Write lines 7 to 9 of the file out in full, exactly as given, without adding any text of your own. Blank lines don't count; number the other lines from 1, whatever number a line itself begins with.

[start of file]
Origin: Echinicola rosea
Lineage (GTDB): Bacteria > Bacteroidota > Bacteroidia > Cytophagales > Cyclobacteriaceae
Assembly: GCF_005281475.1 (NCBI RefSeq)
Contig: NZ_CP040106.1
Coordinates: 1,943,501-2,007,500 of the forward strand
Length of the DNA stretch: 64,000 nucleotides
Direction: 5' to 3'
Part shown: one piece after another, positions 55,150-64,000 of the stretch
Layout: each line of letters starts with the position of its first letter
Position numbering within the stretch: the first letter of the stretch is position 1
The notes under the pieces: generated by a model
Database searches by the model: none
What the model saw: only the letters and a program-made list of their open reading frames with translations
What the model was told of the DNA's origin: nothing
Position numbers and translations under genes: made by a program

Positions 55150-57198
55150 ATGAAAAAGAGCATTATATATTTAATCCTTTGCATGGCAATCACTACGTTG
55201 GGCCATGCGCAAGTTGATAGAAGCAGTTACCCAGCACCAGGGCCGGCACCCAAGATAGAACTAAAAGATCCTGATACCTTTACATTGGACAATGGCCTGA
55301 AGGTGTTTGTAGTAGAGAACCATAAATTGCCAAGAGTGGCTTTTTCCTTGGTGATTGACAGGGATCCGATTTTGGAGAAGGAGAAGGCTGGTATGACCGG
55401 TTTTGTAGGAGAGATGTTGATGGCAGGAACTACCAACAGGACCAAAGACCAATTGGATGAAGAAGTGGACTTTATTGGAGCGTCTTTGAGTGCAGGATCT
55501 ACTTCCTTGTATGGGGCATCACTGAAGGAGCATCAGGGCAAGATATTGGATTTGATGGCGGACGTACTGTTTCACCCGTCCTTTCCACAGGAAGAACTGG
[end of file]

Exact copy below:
Direction: 5' to 3'
Part shown: one piece after another, positions 55,150-64,000 of the stretch
Layout: each line of letters starts with the position of its first letter